“Despite growing up an atheist, I’ve always liked religious music…”
Composer-in-Residence Alexis Alrich muses on the “alchemical” connection between music and spiritual text. Her beautiful “Psalm 104” premieres at SFCA’s March concerts in San Francisco, Palo Alto, and Oakland
You’ve chosen to set Psalm 104, a sprawling and vivid psalm of praise. How did you choose this particular text?
Despite growing up an atheist, I’ve always liked religious music. There’s something about religious texts set to music that’s just alchemy—no matter your upbringing, you can make that spiritual connection. So I knew I wanted to play with that kind of power, and when I was flipping through the Psalms, this particular one caught my attention. It’s about creation, so it’s got a little bit of everything in it: animals, landscapes, the divine and the natural worlds. I was particularly attracted to images like “He who walketh upon the wings of the wind” which are already so musical.
It was also fascinating to go through all the different versions, to read all the notes on the nuances of the translation from the original Hebrew. I ended up choosing mostly King James text because it was the most mellifluous, but reading multiple translations gave me a better understanding of the deeper meaning of the poem.
As you note, the text is full of vivid imagery, and you’ve taken the opportunity to write many wonderful lines that musically illustrate what’s being “shown.” How did you decide where to tone-paint and where to stay more abstract?
I saw two sides to the text. One is the imagery, which can be quite fun, to develop the music taking cues from the outside. But the other side is the feeling, for lack of a better word. You want to evoke something, to create an emotion in someone else. To me the text created these swirling images of all the great events of creation happening. And as I wrote, I found I was putting myself into the story, back in history, which was pretty awe-inspiring. I thought, “how would it feel to create like this?”
What do you hope for the audience when they hear Psalm 104?
The voice is the most basic and wonderful instrument. It speaks to the human soul. The right note, sung the right way, with the right word, in the right time and place, has such a depth of meaning. So when people hear this piece, I hope they’re able to hear the story, and not just in the literal sense that they can understand the beautiful words of the poem. I hope they hear the meaning and the feeling.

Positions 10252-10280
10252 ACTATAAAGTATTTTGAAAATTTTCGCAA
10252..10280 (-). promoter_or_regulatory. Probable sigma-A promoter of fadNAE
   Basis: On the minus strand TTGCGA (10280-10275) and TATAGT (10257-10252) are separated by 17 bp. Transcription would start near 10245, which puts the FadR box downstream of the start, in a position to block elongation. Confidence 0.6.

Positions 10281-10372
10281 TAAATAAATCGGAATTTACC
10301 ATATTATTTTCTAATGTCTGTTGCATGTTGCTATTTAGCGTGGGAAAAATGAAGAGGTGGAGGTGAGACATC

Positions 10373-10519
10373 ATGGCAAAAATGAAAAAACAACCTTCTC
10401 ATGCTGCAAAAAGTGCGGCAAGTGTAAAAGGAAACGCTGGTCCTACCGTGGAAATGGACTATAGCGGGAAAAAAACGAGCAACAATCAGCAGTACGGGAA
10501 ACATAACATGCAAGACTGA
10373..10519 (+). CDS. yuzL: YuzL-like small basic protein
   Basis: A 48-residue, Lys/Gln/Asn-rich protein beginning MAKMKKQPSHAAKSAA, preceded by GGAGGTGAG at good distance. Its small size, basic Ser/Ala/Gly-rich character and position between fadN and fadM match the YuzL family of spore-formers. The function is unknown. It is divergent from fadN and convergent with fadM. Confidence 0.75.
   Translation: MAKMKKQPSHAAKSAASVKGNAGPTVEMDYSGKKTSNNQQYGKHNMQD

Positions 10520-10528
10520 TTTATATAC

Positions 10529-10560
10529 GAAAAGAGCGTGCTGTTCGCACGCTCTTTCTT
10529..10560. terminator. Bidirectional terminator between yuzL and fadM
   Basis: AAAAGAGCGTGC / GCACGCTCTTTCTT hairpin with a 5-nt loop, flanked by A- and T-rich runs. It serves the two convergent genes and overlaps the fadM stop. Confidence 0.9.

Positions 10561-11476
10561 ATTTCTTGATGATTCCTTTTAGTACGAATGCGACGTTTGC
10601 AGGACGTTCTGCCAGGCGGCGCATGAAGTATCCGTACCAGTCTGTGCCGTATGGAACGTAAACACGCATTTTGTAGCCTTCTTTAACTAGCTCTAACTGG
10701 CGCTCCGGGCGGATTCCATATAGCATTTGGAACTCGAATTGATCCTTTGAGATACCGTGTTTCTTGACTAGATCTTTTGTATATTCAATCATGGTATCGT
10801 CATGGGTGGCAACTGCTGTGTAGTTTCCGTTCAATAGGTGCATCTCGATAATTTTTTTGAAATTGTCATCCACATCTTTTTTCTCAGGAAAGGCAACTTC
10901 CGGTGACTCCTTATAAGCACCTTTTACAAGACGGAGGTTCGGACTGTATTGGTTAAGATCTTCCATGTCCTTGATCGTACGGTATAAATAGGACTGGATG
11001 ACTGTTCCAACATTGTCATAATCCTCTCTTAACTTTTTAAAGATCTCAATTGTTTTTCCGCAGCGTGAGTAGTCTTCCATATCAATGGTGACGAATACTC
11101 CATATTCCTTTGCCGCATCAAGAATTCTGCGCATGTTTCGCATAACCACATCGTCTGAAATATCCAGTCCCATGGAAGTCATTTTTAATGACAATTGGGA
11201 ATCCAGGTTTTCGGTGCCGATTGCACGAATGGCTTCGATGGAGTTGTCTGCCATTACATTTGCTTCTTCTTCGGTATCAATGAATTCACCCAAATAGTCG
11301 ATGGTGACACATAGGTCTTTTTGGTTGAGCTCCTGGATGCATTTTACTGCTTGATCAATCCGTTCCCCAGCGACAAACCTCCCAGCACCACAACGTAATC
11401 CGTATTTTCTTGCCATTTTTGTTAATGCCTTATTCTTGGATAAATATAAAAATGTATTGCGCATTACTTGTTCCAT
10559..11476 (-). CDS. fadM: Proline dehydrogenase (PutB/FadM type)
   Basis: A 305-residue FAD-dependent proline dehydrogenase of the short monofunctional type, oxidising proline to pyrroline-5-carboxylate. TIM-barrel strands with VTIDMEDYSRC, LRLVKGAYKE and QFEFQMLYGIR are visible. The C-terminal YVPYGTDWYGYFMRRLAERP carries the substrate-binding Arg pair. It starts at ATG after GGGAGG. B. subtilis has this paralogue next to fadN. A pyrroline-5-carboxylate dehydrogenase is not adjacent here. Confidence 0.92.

Composer and pianist Alexis Alrich’s music is influenced by West Coast Minimalism, French Impressionism, Asian music and American roots music.
Her Marimba Concerto was performed by Evelyn Glennie and the City Chamber Orchestra of Hong Kong. Bachtrack, the classical music website, reviewed Evelyn Glennie’s performance: “…an electric performance of composer Alexis Alrich’s Marimba Concerto…this action-packed piece injected fresh energy into the whole room…it stole the show.”
Her erhu concerto Song of Eternal Regret was performed with soloist Xu Hui in Shanghai, China by the Shanghai Chinese Orchestra.
Her choral compositions include Canticle of the Sun, premiered by Schola Cantorum in San Francisco, and Maine Suite for large mixed chorus, commissioned by the American Composers Forum.
As a pianist, Ms. Alrich also plays and composes chamber music. Recent compositions include Air from the Forest for solo piano, Water Colors for oboe and strings, String Quartet No. 3 and Muse of Fire for percussion quartet. Her music is published by Alto Productions in Bristol, England.